Ants. Wolves. People.
Whether they have six legs, four legs or two, social creatures find strength and productivity working together, even if individuals may get uncomfortable trying to figure out where they fit in. The uncomfortable search for belonging courses through "The 25th Annual Putnam County Spelling Bee," William Finn's 2005 musical about idiosyncratic young spellers who somehow pull it together to form a community.
The 90-minute one-act opens this weekend at Artistry theater in Bloomington, staged by Tyler Michaels King, who is best known for such roles such as Ariel in "The Tempest" and Puck in "A Midsummer Night's Dream," both at the Guthrie Theater, as well as Peter Pan at the Children's Theatre and the Emcee in "Cabaret" at Theater Latté Da.
"At a time when we're all trying to figure out who we are and where we belong, we're watching these kids do the same onstage," Michaels King said. "It's joy-filled with a ton of heart."
"Spelling Bee" is the last of the shows that Artistry postponed after encountering existential fiscal difficulties last season. For the company, it's a sort of comic resurrection, even if they have to introduce the show to audiences.
"We're finding that people don't know 'Spelling Bee' all that well, even though it won two Tonys," said executive artistic director Kelli Foster Warder. "It's sweet and funny and we want everyone to see Tyler's work."
Michaels King, who also has a background in improv and is the founder of Trademark Theater, has tweaked Rachel Sheinkin's script. The action is now set in 2023. Words like "jihad" don't have the same resonance, he said. Instead, people now talk about "insurrection," "inflation" and "streaming."
He also has updated some characters, including Mitch, the ex-con who's doing his community service as a comfort counselor. The role is now gender queer and is played by Wariboko Semenitari, a 2022 graduate of the Guthrie Theater/University of Minnesota BFA program.
The cast also includes comedy ace Tom Reed, best known for his work with the Brave New Workshop, and veteran actor Tod Petersen, who depicts Vice Principal Douglas Panch, the bee's official pronouncer.
"Yes, I put the vice in principal," Petersen quipped. "He's more immature than the kids, I'm afraid."
In the show, Panch wrangles the volunteer spellers who're pulled from the audience. He also pines for moderator Miss Rona Lisa Peretti, but his love is unrequited. Petersen played the same role a dozen years ago at Latté Da when he was at a much different phase in his life.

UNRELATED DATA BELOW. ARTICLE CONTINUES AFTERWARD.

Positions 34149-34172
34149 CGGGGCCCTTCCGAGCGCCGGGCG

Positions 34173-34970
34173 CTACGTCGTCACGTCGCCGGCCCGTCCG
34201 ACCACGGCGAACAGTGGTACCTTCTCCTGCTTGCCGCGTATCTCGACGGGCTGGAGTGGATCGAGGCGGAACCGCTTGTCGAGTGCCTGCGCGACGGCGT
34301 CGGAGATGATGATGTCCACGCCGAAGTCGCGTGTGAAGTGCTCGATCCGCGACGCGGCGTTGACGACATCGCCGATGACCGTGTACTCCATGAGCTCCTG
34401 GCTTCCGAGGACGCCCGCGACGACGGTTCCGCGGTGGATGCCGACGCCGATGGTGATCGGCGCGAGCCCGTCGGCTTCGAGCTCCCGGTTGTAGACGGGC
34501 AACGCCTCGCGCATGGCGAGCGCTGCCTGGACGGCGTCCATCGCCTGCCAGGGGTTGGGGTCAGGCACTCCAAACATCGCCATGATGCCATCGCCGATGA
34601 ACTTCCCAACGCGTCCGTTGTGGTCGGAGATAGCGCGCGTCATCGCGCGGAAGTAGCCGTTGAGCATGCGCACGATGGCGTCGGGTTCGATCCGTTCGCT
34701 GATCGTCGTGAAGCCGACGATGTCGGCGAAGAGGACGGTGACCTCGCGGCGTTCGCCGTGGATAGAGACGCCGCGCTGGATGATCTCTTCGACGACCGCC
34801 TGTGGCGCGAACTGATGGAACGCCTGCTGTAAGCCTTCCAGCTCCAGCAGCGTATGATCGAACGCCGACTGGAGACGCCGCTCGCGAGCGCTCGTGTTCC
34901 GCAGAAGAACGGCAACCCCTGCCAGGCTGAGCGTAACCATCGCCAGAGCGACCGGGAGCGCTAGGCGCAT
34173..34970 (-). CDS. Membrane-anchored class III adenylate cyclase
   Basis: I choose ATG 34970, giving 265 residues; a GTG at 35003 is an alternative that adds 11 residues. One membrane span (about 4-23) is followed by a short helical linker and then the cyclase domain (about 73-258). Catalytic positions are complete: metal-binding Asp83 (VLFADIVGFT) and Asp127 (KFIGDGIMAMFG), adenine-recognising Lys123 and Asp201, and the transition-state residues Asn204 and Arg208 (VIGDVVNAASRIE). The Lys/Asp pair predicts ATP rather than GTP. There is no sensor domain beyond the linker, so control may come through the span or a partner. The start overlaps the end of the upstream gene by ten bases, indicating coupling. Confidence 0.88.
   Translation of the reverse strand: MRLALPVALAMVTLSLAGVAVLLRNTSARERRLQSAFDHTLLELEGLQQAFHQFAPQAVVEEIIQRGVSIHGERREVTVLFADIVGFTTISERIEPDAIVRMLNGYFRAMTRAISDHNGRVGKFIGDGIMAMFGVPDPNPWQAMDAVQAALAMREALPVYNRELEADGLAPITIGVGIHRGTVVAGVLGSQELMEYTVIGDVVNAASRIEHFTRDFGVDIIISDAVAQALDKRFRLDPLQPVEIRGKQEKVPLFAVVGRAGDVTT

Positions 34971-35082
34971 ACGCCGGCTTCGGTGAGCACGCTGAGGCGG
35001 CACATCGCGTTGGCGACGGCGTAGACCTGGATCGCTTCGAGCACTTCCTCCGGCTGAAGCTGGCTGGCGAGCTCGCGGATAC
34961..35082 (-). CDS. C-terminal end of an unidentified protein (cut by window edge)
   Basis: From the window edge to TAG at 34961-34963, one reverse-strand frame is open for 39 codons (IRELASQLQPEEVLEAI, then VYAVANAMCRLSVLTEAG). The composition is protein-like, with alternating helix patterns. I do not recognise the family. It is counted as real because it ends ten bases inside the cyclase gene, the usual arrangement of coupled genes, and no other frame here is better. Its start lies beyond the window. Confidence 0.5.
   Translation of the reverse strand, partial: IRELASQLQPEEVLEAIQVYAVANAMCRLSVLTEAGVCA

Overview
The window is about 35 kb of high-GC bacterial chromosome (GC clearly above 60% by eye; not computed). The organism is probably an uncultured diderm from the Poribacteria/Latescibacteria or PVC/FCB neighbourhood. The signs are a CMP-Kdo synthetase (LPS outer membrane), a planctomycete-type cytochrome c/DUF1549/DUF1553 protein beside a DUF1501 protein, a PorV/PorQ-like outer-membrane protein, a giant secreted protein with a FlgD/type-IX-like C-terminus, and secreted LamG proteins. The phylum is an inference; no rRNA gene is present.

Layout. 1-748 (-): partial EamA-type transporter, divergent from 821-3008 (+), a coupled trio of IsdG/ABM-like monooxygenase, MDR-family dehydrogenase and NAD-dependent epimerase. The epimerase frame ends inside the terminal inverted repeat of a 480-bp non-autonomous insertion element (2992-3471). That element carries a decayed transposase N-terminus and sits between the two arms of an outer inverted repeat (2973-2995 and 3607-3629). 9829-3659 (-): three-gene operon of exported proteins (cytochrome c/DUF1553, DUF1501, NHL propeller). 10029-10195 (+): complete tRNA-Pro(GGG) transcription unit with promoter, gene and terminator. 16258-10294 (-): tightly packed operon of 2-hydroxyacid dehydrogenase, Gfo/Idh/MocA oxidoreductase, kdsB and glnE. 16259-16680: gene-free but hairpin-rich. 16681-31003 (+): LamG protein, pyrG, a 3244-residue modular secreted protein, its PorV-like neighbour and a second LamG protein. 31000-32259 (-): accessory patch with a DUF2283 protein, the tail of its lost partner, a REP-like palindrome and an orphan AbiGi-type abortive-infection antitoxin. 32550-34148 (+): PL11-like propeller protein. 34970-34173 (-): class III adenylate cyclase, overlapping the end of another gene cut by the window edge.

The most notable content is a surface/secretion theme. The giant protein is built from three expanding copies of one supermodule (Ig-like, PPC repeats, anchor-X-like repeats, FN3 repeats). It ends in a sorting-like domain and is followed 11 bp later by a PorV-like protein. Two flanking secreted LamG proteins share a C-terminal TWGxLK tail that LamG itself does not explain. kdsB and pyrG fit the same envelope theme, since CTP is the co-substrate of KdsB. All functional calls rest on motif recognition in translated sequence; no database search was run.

"I had just fallen in love with my husband after being single for 14 years," he said. "And there I was, playing a guy seeking a connection, a partner. I don't think Panch's desires were that noble."
Now that he's in a different place, does he see the character differently? Sort of.
"His last line is that he was grateful for the opportunity to experience love, even though the line before that is she took a restraining order out on him," Petersen said. "His definition of love is a little screwy."
Artistry has assembled a creative team that includes scenic designer Sarah Bahr, who is using design to evoke memory. Her scenography is reminiscent of a high school gym.
"I'm hoping to transport all the audience members back to that place where they were, to trigger smells as they enter the theater," Bahr said.
Ray Berg, who is directing the music, was spelling bee champ in sixth grade while growing up in Montevideo, Minn. He said that musically, he's trying to make the "Spelling Bee" "a kids' playhouse."
"There's a tremendous amount of quirkiness in the lyrics and music," Berg said. "The thing that's so powerful about this show is that you see these extended juvenile characters, but you also recognize yourself and the kids you grew up with, like the character whose best friend is the dictionary."
"It's geeky and nerdy and uncomfortable in a lovable way," Berg continued.
For Michaels King, returning to the south metro venue has a special poignancy. He got his start there playing Snoopy in "You're a Good Man, Charlie Brown" and simple cowboy Will Parker in "Oklahoma."
"To be coming back here and directing a new class of theater performers is a real gift," he said.
'The 25th Annual Putnam County Spelling Bee'
By: Composer and lyricist William Finn and bookwriter Rachel Sheinkin. Directed by Tyler Michaels King.
Where: Artistry, Bloomington Center for the Arts, 1800 W. Old Shakopee Road, Bloomington.
When: 7:30 p.m. Wed.-Sat., 2 p.m. Sun. Ends Oct. 29.
Tickets: $26-$56. 952-563-8575 or artistrymn.org.
Protocol: Masks optional except for a mask-required performance Oct. 22.